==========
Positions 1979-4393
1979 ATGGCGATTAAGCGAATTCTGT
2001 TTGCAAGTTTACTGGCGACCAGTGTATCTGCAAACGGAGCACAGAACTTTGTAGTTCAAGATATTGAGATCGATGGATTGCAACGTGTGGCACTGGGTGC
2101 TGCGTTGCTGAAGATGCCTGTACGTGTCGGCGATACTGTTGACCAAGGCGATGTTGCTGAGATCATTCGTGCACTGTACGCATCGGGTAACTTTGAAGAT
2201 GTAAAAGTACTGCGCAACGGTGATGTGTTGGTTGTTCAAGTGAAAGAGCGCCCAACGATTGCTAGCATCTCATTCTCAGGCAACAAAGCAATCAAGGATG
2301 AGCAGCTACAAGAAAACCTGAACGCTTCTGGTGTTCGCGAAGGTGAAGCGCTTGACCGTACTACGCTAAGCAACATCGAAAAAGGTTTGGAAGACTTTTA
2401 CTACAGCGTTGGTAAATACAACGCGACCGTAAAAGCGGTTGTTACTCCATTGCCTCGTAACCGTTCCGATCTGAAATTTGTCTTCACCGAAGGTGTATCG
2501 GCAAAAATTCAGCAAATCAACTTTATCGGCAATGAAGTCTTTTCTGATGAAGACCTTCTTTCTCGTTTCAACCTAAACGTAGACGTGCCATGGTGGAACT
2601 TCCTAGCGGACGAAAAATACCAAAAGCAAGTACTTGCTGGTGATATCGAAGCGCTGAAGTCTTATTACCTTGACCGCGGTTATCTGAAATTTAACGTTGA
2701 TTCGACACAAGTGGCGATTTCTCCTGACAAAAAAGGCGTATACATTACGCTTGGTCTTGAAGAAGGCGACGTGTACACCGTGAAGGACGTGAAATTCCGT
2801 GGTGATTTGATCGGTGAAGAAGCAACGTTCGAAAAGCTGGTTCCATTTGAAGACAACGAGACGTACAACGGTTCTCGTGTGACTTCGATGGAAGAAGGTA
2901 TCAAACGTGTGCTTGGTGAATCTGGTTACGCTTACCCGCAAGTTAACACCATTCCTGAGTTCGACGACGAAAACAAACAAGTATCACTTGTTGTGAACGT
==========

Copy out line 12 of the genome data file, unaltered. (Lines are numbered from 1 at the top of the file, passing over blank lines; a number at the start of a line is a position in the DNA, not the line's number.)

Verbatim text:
2901 TCAAACGTGTGCTTGGTGAATCTGGTTACGCTTACCCGCAAGTTAACACCATTCCTGAGTTCGACGACGAAAACAAACAAGTATCACTTGTTGTGAACGT